Inspiring design using digital insects | Digital Collections Programme

Facebook_jpatton_insect_style1_1200x707pxA collaboration between Adobe and the Natural History Museum, London

The Digital Collections Programme is on a mission to mass digitise the Natural History Museum’s collection of 80 million specimens and release this data openly onto the Museum’s Data Portal so that everyone including scientists, researchers, artists and designers can access our specimens online and incorporate them into their work.

Adobe has partnered with the Museum to create a custom curated collection of 20 3D insect assets from 2D specimen images that are available on the Data Portal. These 3D insect models are available for free on Adobe Stock and Adobe want to challenge you to create new artwork using these 3D assets.

The Art of 3D Insects

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3D assets inspired by the Museum’s insect collection

Briefing

Your challenge is to create a visually compelling scene using at least one 3D asset from The Art of 3D Insects collection (which have all been optimised for Adobe Dimension) that celebrates the Museum’s ongoing endeavour to transform the study of natural history.

Dates:

Submission start date: February 10 2020

Deadline for submissions: March 9 2020

Winners announced: March 23 2020

To find out more about the challenge and explore the 3D insects for yourself visit the challenge page on ArtStation or check out Adobe’s latest blog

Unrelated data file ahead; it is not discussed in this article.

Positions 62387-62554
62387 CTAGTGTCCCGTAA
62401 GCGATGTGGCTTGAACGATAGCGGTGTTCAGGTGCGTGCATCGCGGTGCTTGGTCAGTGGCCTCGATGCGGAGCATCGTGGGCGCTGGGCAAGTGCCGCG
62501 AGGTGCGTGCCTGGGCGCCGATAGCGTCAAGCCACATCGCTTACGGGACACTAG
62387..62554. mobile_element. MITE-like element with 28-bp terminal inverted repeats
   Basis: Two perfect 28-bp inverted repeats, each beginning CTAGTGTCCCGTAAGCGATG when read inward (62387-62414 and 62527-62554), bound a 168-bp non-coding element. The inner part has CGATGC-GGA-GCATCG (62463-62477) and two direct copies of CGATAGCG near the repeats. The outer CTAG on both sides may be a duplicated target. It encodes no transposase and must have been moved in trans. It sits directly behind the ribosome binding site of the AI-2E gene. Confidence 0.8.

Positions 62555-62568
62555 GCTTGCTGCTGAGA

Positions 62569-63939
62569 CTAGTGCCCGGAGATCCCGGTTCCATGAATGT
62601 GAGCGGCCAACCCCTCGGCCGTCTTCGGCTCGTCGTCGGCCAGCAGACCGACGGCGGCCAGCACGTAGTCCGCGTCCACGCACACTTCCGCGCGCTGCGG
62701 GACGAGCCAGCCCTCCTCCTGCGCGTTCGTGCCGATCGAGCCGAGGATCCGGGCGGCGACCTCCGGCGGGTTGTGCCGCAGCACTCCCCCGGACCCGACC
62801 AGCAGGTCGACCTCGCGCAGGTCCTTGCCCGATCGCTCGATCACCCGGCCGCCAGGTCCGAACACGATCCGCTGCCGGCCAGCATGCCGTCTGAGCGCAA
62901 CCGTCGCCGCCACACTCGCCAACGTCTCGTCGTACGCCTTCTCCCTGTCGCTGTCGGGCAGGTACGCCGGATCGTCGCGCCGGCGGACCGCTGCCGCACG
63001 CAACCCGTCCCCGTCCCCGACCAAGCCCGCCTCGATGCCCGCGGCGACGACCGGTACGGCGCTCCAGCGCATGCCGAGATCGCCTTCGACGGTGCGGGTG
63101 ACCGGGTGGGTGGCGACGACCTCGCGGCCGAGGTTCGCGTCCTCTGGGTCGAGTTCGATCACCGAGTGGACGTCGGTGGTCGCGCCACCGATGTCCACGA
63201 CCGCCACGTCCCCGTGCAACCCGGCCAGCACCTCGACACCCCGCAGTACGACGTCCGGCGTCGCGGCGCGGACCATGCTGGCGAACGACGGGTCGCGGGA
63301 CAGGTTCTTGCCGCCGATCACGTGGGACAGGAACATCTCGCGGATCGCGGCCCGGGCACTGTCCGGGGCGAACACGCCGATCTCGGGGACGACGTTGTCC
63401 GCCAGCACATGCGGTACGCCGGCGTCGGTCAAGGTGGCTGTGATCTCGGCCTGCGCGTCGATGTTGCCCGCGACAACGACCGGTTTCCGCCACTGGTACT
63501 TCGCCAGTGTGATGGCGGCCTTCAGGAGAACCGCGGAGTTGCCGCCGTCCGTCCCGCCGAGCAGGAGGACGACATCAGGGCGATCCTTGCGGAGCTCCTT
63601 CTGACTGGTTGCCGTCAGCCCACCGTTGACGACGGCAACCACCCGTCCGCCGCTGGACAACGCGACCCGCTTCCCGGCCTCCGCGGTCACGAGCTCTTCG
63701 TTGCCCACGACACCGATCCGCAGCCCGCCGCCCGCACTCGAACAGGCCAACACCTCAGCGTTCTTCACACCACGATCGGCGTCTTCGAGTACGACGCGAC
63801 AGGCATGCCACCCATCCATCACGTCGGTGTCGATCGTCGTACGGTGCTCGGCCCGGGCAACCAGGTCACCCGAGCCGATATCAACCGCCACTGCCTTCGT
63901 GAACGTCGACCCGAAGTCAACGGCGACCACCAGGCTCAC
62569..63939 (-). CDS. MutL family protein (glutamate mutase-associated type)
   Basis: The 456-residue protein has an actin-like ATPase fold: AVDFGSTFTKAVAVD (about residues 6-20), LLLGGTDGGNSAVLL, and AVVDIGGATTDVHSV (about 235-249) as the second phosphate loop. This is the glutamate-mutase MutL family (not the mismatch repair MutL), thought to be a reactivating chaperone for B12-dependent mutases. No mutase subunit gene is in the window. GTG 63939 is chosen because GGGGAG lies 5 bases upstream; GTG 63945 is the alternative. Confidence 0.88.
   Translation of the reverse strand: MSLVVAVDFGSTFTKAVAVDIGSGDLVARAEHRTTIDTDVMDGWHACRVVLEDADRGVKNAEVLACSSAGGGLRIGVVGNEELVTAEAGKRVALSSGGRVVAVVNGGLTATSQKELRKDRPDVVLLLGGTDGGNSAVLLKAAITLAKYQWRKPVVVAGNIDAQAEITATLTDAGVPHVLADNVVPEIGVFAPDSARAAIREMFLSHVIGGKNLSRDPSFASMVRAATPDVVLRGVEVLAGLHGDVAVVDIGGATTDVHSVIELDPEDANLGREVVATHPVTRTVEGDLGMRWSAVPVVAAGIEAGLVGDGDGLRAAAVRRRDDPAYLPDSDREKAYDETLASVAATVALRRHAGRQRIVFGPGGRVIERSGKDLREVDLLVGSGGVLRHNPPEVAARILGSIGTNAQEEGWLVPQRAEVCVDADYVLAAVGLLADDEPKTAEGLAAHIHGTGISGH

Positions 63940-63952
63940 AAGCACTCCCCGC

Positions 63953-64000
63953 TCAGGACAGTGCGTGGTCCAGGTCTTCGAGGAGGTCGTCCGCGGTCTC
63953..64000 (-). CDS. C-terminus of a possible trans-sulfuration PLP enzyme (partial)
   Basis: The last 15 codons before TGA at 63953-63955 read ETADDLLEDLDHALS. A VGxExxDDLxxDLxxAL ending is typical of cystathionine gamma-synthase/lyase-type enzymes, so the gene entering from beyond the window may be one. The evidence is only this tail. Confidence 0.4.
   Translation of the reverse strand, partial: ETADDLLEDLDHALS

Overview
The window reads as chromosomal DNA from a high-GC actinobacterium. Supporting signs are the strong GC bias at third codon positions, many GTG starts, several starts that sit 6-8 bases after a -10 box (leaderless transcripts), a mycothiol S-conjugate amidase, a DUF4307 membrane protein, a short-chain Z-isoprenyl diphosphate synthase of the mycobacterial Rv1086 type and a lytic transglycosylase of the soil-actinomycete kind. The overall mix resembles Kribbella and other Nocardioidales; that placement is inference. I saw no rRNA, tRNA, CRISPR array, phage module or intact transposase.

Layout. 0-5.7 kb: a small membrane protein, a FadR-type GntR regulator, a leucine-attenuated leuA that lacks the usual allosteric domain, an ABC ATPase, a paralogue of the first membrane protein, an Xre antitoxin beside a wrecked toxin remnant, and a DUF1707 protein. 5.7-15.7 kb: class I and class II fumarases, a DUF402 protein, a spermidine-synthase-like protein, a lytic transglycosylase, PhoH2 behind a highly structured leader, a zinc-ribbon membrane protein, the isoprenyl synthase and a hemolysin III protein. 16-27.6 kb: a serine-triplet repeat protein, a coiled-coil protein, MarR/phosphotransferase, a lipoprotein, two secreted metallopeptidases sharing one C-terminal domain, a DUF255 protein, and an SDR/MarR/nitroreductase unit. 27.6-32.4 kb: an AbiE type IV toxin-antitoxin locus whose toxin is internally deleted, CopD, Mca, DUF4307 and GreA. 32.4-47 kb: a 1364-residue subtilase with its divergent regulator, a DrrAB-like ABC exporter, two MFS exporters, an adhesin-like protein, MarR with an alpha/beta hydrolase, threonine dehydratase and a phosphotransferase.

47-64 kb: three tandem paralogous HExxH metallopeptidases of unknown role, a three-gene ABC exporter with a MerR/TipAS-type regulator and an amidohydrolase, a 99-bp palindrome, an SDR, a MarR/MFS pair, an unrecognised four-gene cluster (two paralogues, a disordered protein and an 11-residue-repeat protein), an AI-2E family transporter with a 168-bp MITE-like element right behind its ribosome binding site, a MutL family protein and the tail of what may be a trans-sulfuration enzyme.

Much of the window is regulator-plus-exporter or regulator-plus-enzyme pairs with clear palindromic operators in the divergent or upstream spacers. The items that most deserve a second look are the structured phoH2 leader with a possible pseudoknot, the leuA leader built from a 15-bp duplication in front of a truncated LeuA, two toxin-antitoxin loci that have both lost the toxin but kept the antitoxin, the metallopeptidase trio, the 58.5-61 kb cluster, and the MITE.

Anyone in the world can explore, download and reuse the data for their own research or other uses. Natural history collections hold the information needed to tackle fundamental scientific and societal challenges of our time – from conserving the biodiversity on which our health and the planet’s health depends, to finding new ways to combat disease.

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Left: Cylommatinus bicolor from the Museum’s Data Portal

Right:  Cylommatinus bicolor 3D model from Adobe Stock

It’s fantastic to be collaborating with Adobe because projects like this help us reach new audiences and share our love of nature with others around the world. We are passionate about finding new ways to share and encourage people to use our collection, which has developed over hundreds of years and continues to grow today, so that people are inspired to seek a future where both people and the planet thrive.

If you get involved in this competition or are using Museum collection data we would love to hear from you – follow us on Twitter or Instagram to stay up to date with the programme and to tell us how you are using our specimens and what you would like to see from the Digital Collections Programme in the future.

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